accidental-locavore-pumpkin-spice-ingredientsThis from Betty Crocker: To start, you’ll need all of three minutes and the following ingredients: 3 tablespoons ground cinnamon, 2 teaspoons ground ginger, 2 teaspoons ground nutmeg, 1 ½ teaspoons ground allspice and 1 ½ teaspoons ground cloves. Mix the spices together in a small bowl and take a little whiff.

Don’t you love the part about the little whiff? I’d also take a little taste and adjust according to your taste.

Now that you’ve got that, your own imagination is all that stands between you and __________.

Add some to sugar and sprinkle on buttered toast. Isn’t that better than a pumpkin spiced English muffin with PS cream cheese? It would also be good with oatmeal, granola or cereal (and taste a whole lot better because you’re using real spices).

Or go the savory route and sprinkle some on chicken or lamb. It’s a combination used in a lot of Middle Eastern and Indian dishes.

And there’s always pumpkin pie…

 

*Trick or treat. This may not be a real thing.

 

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Pork Vindaloo

by Anne Maxfield on March 26, 2015

Accidental Locavore Pork VindalooOften what’s for dinner depends on what looks amusing at the market. This week, pork was on sale so the Accidental Locavore brought some home and figured it would turn into a meal. This was a recipe I found on Saveur. It may look like a lot of ingredients, but it’s mostly spices you probably already have. Serves 4.

  • 2 lb. boneless pork shoulder, cut into 2″ pieces
  • ⅓ cup white wine vinegar
  • Salt
  • 1 teaspoon cumin seeds
  • 1 teaspoon poppy seeds
  • 10 whole black peppercorns
  • 6 chiles de árbol, stemmed and seeded
  • 4 whole cloves
  • 1 tablespoon tamarind paste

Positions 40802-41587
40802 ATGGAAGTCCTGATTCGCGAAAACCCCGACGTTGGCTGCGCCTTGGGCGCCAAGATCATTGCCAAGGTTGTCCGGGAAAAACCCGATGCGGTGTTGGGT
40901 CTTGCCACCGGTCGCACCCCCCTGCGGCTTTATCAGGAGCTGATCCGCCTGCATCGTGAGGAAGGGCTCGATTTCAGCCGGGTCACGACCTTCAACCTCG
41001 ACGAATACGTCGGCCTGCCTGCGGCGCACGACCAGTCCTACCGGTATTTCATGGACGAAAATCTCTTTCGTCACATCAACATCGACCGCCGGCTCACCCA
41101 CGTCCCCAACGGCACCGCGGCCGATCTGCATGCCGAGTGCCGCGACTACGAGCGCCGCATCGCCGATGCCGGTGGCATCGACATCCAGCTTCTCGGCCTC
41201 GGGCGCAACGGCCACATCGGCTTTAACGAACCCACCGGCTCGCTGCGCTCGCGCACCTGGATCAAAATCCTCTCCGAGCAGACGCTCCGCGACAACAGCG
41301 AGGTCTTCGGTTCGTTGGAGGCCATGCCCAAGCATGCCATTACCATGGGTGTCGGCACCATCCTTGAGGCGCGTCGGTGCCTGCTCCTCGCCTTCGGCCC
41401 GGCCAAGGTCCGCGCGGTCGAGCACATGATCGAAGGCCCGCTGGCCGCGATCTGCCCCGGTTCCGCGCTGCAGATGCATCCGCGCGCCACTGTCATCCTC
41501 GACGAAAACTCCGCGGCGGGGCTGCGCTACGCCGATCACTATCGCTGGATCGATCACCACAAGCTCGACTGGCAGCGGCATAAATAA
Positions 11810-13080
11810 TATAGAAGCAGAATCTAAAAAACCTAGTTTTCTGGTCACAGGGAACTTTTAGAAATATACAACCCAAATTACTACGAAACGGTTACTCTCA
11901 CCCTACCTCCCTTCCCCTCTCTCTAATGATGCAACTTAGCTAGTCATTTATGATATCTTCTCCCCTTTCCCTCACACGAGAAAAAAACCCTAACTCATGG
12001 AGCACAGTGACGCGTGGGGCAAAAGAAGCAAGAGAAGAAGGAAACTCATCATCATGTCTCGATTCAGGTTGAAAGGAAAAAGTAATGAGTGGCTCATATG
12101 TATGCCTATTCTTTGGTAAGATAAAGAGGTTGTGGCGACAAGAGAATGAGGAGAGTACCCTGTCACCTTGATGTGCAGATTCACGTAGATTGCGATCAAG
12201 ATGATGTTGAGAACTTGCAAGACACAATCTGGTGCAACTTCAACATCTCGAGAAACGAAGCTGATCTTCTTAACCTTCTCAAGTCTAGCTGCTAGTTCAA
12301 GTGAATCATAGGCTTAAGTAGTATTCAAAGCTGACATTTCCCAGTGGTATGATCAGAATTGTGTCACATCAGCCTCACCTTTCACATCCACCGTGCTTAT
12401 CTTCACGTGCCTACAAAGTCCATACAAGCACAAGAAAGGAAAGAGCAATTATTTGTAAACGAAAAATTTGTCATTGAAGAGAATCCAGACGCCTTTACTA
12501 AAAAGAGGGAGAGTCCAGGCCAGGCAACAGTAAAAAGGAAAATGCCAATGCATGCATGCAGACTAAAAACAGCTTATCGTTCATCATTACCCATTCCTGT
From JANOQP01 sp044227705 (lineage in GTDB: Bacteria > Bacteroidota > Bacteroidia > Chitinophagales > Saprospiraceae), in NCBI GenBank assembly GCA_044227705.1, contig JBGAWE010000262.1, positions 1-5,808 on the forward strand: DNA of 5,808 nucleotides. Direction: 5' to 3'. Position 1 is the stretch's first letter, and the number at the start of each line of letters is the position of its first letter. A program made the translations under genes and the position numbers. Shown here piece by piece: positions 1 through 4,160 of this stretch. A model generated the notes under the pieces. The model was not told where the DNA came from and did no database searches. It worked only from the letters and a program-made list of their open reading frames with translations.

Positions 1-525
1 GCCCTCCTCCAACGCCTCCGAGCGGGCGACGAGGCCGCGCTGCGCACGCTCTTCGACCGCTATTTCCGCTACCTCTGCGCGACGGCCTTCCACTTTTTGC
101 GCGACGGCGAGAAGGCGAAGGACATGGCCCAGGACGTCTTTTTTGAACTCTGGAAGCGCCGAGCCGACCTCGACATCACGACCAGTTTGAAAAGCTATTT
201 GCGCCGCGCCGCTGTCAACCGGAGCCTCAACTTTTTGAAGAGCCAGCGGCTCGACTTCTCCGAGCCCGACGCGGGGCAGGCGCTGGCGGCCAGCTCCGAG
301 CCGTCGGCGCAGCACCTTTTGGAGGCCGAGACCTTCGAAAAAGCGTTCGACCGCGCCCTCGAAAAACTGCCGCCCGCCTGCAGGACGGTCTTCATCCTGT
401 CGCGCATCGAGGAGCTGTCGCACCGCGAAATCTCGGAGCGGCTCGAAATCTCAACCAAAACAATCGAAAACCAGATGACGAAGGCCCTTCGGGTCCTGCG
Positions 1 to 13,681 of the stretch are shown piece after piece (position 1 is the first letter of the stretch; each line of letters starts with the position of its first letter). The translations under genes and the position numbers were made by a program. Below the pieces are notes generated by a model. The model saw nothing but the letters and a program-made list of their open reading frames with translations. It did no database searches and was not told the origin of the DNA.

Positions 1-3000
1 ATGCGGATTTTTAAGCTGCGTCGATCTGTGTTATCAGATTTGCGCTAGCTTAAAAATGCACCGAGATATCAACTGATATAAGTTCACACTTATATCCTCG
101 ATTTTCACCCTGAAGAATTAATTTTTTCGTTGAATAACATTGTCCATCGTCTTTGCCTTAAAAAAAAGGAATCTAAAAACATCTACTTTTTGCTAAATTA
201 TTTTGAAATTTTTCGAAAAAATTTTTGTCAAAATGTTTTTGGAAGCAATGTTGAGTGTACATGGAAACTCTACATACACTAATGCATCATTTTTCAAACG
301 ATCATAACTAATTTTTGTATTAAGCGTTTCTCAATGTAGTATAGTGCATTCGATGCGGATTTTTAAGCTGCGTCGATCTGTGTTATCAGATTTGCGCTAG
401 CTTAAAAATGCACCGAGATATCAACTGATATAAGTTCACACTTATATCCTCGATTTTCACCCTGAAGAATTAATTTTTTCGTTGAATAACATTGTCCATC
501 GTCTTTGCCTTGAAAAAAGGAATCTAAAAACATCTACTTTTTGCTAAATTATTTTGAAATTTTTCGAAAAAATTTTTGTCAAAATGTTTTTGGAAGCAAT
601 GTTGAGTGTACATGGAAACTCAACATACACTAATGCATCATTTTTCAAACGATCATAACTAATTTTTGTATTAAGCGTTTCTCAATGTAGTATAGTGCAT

• ½ tsp. ground turmeric
  • 8 cloves garlic, 4 peeled, 4 roughly chopped
  • 2 small red Thai chiles or 2 red jalapeños, stemmed
  • A 2”piece ginger, peeled and thinly sliced
  • ⅓ cup canola oil
  • 1 teaspoon black mustard seeds
  • 1 stick cinnamon, halved
  • 2 small green Thai chiles or 1 serrano, halved and seeded
  • 1 large yellow onion, sliced
  • 1 teaspoon brown sugar

 

Accidental Locavore Vindaloo MarinatingIn a medium bowl, toss pork, vinegar, and salt. Cook cumin and poppy seeds, peppercorns, chiles de árbol, and cloves in a small skillet over medium heat until seeds pop, 1–2 minutes. Let cool and transfer to a spice grinder; grind into a powder and add to pork. Put tamarind paste, turmeric, peeled garlic, red chiles, and ginger in a food processor or blender and purée into a paste and add to pork. Toss to coat; cover and chill 4 hours.
Heat oil in a large Dutch oven over medium-high heat; cook mustard seeds and cinnamon until seeds pop, 1–2 minutes. Add chopped garlic, green chiles, and onion; cook until slightly caramelized, 8–10 minutes. Stir in pork and its marinade; cook until paste begins to brown, 5–7 minutes. Add salt and 1¼ cups water, bring to a boil. Reduce heat to medium-low; cook, covered and stirring occasionally, until pork is tender, about 1 hour. Stir in brown sugar and cook until thickened, 8–10 minutes. Serve over basmati rice and enjoy!

My verdict: Spicy (but manageable) and delicious! I used a Boston butt and the meat was really tender. Still burning from the way-too-hot chile, I seeded the chiles de árbol and used really small ones and seeded the serrano and this was spicy but under control. Having some mango chutney on the side also helped. Not having any poppy seeds, I tossed in black sesame seeds, mostly because they were small, round and black and I didn’t think a teaspoon full was going to make a huge difference. Frank liked it too and told me I could make it again (hehehe).